I went to the Leonardo Da Vinci drawings exhibition at the Queen’s Gallery last Autumn.

I always feel drawings are more often a window into the mind of the artist or designer than the final works are. They show where someone hesitated with a mark – should it be a curve here; and if so more, or less, acute? Looking at these drawings I felt a sense of loss for an age where artisans practised and practised and practised – and then practised some more. Spending their whole lives learning through drawings. Drawing trains the eye to see and the mind to look. 

Photos of Da Vinci's drawing from the Queen's Gallery exhibition

To do it well you have to be willing to break your own rules and expectations; to look deeply and to actually draw what you see, not what you expect to see or what you think you should see. And of course often what you are ‘seeing’ is your vision for what you want to make. For example in Leonardo’s drawing  for a sculpture of Poseidon (Neptune) riding on the waves or horses of the Sea, the drawing perfectly captures the churning energy of the Sea and the power of the god who masters it.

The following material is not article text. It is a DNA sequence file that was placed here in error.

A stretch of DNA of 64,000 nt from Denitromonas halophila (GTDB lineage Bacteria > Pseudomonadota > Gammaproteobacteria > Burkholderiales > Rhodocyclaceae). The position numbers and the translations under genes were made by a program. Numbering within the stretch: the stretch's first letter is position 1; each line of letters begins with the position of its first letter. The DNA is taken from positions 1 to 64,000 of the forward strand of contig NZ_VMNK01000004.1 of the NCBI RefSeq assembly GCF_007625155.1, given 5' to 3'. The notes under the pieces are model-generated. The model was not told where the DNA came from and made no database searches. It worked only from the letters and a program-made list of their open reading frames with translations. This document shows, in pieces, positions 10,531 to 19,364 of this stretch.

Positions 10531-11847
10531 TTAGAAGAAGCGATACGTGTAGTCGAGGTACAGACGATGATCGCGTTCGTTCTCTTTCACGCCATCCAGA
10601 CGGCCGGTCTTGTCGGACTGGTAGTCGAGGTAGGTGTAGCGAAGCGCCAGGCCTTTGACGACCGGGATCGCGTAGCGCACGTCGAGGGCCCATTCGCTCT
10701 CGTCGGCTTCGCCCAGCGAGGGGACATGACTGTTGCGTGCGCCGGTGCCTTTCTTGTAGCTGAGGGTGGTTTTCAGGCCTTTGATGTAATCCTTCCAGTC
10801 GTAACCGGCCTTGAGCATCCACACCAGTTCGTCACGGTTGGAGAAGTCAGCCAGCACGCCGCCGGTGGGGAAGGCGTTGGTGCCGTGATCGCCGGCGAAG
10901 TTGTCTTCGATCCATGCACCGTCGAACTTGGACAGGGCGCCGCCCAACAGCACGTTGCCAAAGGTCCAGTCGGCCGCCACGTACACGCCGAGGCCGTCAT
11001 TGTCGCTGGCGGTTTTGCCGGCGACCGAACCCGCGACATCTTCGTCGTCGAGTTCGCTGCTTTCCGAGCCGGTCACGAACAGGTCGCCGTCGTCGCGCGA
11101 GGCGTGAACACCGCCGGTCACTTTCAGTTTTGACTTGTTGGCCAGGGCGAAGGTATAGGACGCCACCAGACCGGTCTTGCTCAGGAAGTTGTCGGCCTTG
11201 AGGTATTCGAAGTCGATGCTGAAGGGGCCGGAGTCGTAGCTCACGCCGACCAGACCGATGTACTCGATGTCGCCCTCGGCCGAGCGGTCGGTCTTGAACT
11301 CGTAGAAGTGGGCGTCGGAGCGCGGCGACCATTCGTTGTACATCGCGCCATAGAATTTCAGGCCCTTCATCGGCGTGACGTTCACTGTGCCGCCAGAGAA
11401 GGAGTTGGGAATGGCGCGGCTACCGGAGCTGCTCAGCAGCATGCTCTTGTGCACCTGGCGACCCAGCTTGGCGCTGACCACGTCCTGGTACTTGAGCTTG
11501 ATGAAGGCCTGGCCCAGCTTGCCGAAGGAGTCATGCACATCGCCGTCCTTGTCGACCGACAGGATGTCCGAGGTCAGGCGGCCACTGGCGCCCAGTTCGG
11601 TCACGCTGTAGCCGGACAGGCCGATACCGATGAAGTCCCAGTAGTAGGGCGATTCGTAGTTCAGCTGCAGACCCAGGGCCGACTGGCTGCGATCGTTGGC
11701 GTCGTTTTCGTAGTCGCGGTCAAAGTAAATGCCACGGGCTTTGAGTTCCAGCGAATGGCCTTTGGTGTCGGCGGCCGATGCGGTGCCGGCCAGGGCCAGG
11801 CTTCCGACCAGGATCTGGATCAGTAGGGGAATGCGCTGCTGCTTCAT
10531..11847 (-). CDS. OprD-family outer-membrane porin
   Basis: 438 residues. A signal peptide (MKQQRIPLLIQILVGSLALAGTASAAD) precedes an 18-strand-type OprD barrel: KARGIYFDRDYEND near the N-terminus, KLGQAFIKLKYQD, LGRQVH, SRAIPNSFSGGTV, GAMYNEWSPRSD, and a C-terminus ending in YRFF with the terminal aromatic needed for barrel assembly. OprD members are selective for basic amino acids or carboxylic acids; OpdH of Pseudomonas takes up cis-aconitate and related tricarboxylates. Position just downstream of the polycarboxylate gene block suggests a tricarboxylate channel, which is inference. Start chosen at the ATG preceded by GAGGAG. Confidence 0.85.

The apprenticeship system still exists but most apprenticeships are much shorter and the financial model of patronage really doesn’t work anymore. Sadly, what we lose is depth, and time.

Drawing has always been hard for me. It takes me ages and I find myself impatient with it when I am designing. I often go straight into what I call 3D drawing, or “second stage designing” – where I make samples, in metal, of textures and structures until I can marry up my vision with the finished piece.

Designs for a necklace (left) and a ring (right) by Reema Pachachi

But when I use drawing to learn about my subject then it is a different matter. I am still impatient with my lack of skill but I am dogged. I can work all day on a drawing, and then decide it is not accurate enough and then I have to scrap it and start all over again. I am quite brutal in my self assessments but the way I look at it these drawings are made to test my ability to observe precisely so I had better be committed to doing it as well as I can…

Drawings of a rope (left) and a life drawing of a woman (right) by Reema Pachachi

That’s all for now,


*Drawings by Leonardo Da Vinci on show at the Queen’s Gallery.

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